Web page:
South Korean prosecutors have arrested a man for disseminating pro-North Korean videos and text through social networking services, which is a criminal offence in the republic.
The 54-year-old, surnamed Cho, is charged of 63 counts of breach of the National Security Law by posting online text messages such as “Long live Kim Jong-il, the mighty sun of human beings”, local media report. His Twitter account alone had some 3,000 followers, prosecutors said.
Cho also posted videos and articles copied from North Korea’s official website. He told investigators he was motivated by discontent with South Koran society.
South Korean National Security Law views any pro-North or pro-communist statements as a criminal offence and allows for long prison terms for the crime. The legislation, which was adopted back in 1948, was widely used to suppress dissent and trade union movements during the dictatorship period of its history. Despite many calls to abolish or reform the controversial code, an attempt to do so failed in 2004.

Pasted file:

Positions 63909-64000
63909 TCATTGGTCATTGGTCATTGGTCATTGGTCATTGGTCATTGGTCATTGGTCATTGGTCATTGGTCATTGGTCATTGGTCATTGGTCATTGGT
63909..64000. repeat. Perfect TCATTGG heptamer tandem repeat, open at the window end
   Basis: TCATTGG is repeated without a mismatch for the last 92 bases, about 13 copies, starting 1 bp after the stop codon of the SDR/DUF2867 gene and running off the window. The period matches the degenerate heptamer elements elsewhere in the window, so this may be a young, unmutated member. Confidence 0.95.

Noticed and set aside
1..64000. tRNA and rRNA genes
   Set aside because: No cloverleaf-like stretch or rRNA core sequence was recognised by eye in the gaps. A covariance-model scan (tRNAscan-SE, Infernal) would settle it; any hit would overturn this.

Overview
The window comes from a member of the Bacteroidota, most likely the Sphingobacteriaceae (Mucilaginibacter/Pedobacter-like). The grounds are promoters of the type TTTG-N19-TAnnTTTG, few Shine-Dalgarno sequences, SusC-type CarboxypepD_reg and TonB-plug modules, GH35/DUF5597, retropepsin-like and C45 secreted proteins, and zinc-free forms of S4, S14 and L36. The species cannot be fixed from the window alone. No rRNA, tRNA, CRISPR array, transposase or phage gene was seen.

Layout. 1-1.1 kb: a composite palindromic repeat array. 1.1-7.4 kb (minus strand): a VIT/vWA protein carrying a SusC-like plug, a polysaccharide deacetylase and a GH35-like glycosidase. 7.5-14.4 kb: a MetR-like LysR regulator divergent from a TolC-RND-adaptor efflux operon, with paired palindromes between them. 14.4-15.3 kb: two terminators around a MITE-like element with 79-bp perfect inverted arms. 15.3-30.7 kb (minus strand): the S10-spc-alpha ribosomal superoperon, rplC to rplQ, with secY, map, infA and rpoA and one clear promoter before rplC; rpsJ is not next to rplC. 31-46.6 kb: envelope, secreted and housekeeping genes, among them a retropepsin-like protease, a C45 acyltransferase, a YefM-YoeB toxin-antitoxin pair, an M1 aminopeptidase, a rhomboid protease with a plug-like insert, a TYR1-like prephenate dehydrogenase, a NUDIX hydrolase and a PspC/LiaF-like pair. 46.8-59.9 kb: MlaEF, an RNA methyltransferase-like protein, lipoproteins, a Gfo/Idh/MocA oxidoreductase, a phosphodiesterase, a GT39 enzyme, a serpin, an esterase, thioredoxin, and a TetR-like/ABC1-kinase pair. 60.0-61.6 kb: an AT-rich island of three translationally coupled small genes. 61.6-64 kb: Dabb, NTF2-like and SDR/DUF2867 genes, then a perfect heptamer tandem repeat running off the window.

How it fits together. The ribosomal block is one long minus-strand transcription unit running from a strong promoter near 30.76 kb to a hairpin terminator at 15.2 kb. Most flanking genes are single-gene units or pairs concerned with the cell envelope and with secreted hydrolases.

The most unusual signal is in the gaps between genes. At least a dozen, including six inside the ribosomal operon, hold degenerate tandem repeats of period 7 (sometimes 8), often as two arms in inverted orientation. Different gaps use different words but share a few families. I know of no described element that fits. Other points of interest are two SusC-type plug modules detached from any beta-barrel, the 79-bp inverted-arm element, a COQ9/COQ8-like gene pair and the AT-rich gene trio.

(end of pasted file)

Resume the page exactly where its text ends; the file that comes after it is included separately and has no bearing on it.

North and South Korea have recently taken steps to restore their cross-border communications. On Wednesday, a South Korean official said that both Koreas are re-establishing the Red Cross communication line at the border village of Panmunjom, AP news agency reported.
The North cut off the line last year amid mounting tensions over the deadly sinking of a South Korean warship, blamed on Pyongyang. Relations between the countries further deteriorated after North Korea’s artillery attack in November, which claimed the lives of four South Koreans. North Korea recently came up with a proposal to resume dialogue with Seoul. South Korea has so far rebuffed the offer, labeling North Korea’s proposal “insincere”. Seoul demands the Pyongyang regime assume responsibility for the attacks and confirm its commitment to scrapping its nuclear program.